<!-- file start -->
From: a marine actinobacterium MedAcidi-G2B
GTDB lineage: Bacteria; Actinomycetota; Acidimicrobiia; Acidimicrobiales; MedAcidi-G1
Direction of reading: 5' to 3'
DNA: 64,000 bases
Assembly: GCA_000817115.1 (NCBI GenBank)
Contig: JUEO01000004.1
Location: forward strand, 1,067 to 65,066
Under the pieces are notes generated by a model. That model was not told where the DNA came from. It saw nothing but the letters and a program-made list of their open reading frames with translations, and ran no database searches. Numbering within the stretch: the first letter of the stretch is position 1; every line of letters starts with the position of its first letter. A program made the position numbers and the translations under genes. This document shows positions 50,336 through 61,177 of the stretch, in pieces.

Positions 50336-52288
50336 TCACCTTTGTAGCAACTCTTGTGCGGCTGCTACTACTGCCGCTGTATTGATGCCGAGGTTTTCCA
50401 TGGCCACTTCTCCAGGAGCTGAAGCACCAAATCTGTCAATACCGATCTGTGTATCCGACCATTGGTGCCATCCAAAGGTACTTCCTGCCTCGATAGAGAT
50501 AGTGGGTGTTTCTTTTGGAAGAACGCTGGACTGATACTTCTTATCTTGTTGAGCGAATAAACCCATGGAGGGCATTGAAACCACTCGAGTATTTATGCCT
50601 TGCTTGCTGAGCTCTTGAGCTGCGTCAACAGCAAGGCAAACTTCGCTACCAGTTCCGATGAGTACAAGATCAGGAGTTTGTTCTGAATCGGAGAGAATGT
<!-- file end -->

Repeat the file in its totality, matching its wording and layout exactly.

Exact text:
From: a marine actinobacterium MedAcidi-G2B
GTDB lineage: Bacteria; Actinomycetota; Acidimicrobiia; Acidimicrobiales; MedAcidi-G1
Direction of reading: 5' to 3'
DNA: 64,000 bases
Assembly: GCA_000817115.1 (NCBI GenBank)
Contig: JUEO01000004.1
Location: forward strand, 1,067 to 65,066
Under the pieces are notes generated by a model. That model was not told where the DNA came from. It saw nothing but the letters and a program-made list of their open reading frames with translations, and ran no database searches. Numbering within the stretch: the first letter of the stretch is position 1; every line of letters starts with the position of its first letter. A program made the position numbers and the translations under genes. This document shows positions 50,336 through 61,177 of the stretch, in pieces.

Positions 50336-52288
50336 TCACCTTTGTAGCAACTCTTGTGCGGCTGCTACTACTGCCGCTGTATTGATGCCGAGGTTTTCCA
50401 TGGCCACTTCTCCAGGAGCTGAAGCACCAAATCTGTCAATACCGATCTGTGTATCCGACCATTGGTGCCATCCAAAGGTACTTCCTGCCTCGATAGAGAT
50501 AGTGGGTGTTTCTTTTGGAAGAACGCTGGACTGATACTTCTTATCTTGTTGAGCGAATAAACCCATGGAGGGCATTGAAACCACTCGAGTATTTATGCCT
50601 TGCTTGCTGAGCTCTTGAGCTGCGTCAACAGCAAGGCAAACTTCGCTACCAGTTCCGATGAGTACAAGATCAGGAGTTTGTTCTGAATCGGAGAGAATGT